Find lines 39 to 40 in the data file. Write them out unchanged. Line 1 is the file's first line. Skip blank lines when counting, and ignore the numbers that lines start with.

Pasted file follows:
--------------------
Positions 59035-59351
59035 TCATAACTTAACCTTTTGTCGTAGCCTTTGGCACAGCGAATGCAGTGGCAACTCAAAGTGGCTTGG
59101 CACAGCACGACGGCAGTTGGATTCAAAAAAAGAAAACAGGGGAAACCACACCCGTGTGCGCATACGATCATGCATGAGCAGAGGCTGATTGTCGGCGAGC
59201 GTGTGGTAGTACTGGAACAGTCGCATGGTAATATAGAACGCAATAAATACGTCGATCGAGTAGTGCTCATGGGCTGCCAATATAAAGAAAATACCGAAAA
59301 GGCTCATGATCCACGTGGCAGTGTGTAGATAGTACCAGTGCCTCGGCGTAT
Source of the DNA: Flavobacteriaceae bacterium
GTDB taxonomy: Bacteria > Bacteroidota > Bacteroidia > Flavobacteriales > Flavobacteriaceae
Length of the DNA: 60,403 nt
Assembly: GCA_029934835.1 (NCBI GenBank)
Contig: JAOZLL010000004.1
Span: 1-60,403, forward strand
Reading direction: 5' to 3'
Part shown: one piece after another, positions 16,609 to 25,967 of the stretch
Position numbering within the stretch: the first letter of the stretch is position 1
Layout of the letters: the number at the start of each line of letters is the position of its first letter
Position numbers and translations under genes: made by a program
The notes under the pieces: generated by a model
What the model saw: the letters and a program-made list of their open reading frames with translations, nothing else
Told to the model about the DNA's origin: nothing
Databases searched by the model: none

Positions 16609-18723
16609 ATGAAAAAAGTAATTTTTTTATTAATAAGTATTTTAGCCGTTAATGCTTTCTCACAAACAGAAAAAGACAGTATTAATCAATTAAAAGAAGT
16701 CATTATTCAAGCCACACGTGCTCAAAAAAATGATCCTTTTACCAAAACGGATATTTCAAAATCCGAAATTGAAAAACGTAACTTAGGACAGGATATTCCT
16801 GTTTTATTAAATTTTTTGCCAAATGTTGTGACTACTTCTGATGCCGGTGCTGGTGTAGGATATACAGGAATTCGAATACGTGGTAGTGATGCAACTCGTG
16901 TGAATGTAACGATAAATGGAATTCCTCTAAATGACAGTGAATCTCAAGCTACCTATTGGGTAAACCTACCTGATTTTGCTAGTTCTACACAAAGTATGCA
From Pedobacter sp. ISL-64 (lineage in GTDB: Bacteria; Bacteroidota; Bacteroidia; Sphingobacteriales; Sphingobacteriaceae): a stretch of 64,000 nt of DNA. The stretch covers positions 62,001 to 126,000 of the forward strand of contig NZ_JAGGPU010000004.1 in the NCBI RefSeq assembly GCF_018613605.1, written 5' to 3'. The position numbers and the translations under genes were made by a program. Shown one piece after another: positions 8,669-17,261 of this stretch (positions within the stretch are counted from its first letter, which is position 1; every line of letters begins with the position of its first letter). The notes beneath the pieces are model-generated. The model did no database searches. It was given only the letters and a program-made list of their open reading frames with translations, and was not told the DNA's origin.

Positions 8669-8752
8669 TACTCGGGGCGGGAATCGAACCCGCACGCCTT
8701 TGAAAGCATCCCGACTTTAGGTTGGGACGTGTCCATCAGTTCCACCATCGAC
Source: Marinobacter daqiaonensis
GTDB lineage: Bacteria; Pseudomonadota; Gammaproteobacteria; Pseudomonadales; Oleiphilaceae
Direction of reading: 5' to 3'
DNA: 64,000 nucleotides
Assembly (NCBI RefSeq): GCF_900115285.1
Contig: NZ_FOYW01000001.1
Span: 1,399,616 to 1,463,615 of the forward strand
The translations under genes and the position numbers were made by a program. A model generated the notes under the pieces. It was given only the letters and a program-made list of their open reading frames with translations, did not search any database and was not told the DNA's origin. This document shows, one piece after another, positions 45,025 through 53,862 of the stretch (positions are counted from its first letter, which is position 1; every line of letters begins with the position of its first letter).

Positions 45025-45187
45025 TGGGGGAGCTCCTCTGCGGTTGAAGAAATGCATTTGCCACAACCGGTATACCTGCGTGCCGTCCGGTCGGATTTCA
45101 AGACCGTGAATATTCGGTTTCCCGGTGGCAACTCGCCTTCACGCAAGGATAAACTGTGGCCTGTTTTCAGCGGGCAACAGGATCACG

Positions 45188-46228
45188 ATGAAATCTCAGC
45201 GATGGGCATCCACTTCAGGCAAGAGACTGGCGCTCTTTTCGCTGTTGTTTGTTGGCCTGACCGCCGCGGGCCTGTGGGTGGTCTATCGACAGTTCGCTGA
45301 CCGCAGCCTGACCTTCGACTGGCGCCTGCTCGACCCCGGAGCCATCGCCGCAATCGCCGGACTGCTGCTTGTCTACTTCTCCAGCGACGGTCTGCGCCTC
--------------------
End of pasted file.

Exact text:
45025 TGGGGGAGCTCCTCTGCGGTTGAAGAAATGCATTTGCCACAACCGGTATACCTGCGTGCCGTCCGGTCGGATTTCA
45101 AGACCGTGAATATTCGGTTTCCCGGTGGCAACTCGCCTTCACGCAAGGATAAACTGTGGCCTGTTTTCAGCGGGCAACAGGATCACG